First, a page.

Trump says Israel settlement growth 'not good for peace'

  • Trump says Israel settlement growth 'not good for peace'

Trump says Israel settlement growth 'not good for peace'

Israeli prime minister Binyamin Netanyahu will meet U.S. president Donald Trump at the White House on Wednesday amid widespread expectations of a shift in USA policy towards Israel by the Trump administration.

Turning to the potential move of the US Embassy in Israel from Tel Aviv to Jerusalem - a Trump campaign promise that seems to have been put on hold, at least temporarily - Ayalon said, "Here again, I don't think it's realistic to expect any announcements by Trump on this soon".

Although Mr. Trump's comments on the settlements have tamped down expectations on the right of a new era unfettered by American constraints, some analysts here portray the president's position as politically beneficial to Mr. Netanyahu.

Which, in the end, suggests more of the same.

Kara, who is a minister without portfolio, said he discussed the issue with Netanyahu on Sunday before the prime minster left for the U.S.in an effort to convince him to push the plan, and said Netanyahu would bring up the issue during his meeting with Trump, emphasizing "the issue is on the agenda".

Reportedly the big issues right-wing leaders in Israel want Netanyahu to advance in his talk with Trump are increasing settlement construction, announcing an official end to the two-state negotiations process with the Palestinians, and promoting the move of the USA embassy from Tel Aviv to Jerusalem.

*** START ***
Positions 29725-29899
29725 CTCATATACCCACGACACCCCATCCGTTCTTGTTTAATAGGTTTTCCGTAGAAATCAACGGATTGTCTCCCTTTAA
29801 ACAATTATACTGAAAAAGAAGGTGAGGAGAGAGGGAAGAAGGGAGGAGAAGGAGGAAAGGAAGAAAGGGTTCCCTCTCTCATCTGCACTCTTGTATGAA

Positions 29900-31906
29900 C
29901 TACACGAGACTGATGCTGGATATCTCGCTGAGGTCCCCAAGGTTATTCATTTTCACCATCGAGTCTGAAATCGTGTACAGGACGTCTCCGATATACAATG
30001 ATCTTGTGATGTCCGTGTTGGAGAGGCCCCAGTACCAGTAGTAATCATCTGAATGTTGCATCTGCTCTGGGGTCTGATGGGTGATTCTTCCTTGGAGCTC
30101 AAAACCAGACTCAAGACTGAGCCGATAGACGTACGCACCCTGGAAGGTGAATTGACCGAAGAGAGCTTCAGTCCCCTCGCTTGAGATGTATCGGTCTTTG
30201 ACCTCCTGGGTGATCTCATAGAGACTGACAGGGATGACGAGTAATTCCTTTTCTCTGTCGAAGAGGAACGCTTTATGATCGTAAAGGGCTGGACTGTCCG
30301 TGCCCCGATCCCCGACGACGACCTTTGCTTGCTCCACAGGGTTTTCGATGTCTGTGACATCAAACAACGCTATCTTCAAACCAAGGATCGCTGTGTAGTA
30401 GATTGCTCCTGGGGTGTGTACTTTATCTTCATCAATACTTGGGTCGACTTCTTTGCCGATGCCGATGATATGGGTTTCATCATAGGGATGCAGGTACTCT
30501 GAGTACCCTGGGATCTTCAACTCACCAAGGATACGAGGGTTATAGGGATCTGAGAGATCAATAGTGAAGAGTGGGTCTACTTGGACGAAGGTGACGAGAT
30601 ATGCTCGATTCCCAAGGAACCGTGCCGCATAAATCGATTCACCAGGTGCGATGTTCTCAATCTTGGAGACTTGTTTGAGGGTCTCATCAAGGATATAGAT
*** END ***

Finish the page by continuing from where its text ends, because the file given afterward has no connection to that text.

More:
Analysts said Netanyahu could try to reach a middle-of-the-road understanding with Trump that would sanction building inside large Israeli settlement blocs in the West Bank while halting construction outside them.

"They must not be said".

Some members of Netanyahu's government have called for the annexation of parts of the West Bank, a demand he has resisted. "The earth will shake".

Inside Netanyahu's own Likud party, activists have been circulating a letter calling for the prime minister to jettison the two-state paradigm.

Naftali Bennett, head of the far-right Jewish Home party and education minister in Israel's right-wing government, said in November Trump's victory meant the idea of a Palestinian state was over.

There may be a question as to whether the topic will even come up.

Trump, however, has been inconsistent on the matter - suggesting at times he is supportive of growth. In the USA, the previous consensus on a two-state solution has vanished.

The note of caution coincided with a recalibration of statements from the Trump administration on the Israeli-Palestinian conflict, bringing them more in line with traditional American positions after earlier indications from the Trump campaign that there would be a relaxing of U.S. constraints on Israel. However, on a proportional basis, the latest results are similar to 2015, when 42% favored a Palestinian state and 38% were opposed.

"You establish a rapport, you get a sense of one another's mettles and you get a better sense of one another's worldview", he said.

"The Trump administration has not taken an official position on settlement activity and looks forward to continuing discussions" with Netanyahu, the statement read - which is hardly the support that the Israeli government was looking for.

"I think it is very important for Israelis to understand that 75% of Jewish Americans did not support Donald Trump and they actually disapprove of the job he is doing as president", Ben-Ami said. "I hope that the players will present the lovely face of Israel to their tens of millions of fans in the United States".

Those aren't the real obstacles, of course. But writing in today's The Australian Financial Review he is scathing of the Israeli parliament's decision to approve a law retroactively legalising 4000 settler homes built on privately-owned Palestinian land. But with these players at this time Trump can make deepening U.S. -Israel-Egypt strategic cooperation a major priority of his policy in the Middle East over the next few years.